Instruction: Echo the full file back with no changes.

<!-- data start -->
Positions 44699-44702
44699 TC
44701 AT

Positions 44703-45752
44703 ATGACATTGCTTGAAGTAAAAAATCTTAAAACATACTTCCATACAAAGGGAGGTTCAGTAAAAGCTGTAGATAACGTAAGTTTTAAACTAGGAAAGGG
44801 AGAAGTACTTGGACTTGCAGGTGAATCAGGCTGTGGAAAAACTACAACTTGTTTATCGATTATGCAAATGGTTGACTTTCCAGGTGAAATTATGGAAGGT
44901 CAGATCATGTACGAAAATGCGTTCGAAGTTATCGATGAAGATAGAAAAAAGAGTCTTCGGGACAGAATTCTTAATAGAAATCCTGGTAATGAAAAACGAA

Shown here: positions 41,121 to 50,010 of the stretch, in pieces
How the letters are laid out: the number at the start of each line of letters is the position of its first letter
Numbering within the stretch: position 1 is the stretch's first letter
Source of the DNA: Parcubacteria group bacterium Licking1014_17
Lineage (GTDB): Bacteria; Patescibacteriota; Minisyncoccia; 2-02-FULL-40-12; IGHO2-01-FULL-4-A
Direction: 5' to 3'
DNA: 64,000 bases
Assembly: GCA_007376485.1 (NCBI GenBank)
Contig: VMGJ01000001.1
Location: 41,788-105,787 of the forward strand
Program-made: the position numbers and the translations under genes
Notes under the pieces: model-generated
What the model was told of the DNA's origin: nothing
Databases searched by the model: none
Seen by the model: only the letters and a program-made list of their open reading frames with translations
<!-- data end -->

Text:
Positions 44699-44702
44699 TC
44701 AT

Positions 44703-45752
44703 ATGACATTGCTTGAAGTAAAAAATCTTAAAACATACTTCCATACAAAGGGAGGTTCAGTAAAAGCTGTAGATAACGTAAGTTTTAAACTAGGAAAGGG
44801 AGAAGTACTTGGACTTGCAGGTGAATCAGGCTGTGGAAAAACTACAACTTGTTTATCGATTATGCAAATGGTTGACTTTCCAGGTGAAATTATGGAAGGT
44901 CAGATCATGTACGAAAATGCGTTCGAAGTTATCGATGAAGATAGAAAAAAGAGTCTTCGGGACAGAATTCTTAATAGAAATCCTGGTAATGAAAAACGAA

Shown here: positions 41,121 to 50,010 of the stretch, in pieces
How the letters are laid out: the number at the start of each line of letters is the position of its first letter
Numbering within the stretch: position 1 is the stretch's first letter
Source of the DNA: Parcubacteria group bacterium Licking1014_17
Lineage (GTDB): Bacteria; Patescibacteriota; Minisyncoccia; 2-02-FULL-40-12; IGHO2-01-FULL-4-A
Direction: 5' to 3'
DNA: 64,000 bases
Assembly: GCA_007376485.1 (NCBI GenBank)
Contig: VMGJ01000001.1
Location: 41,788-105,787 of the forward strand
Program-made: the position numbers and the translations under genes
Notes under the pieces: model-generated
What the model was told of the DNA's origin: nothing
Databases searched by the model: none
Seen by the model: only the letters and a program-made list of their open reading frames with translations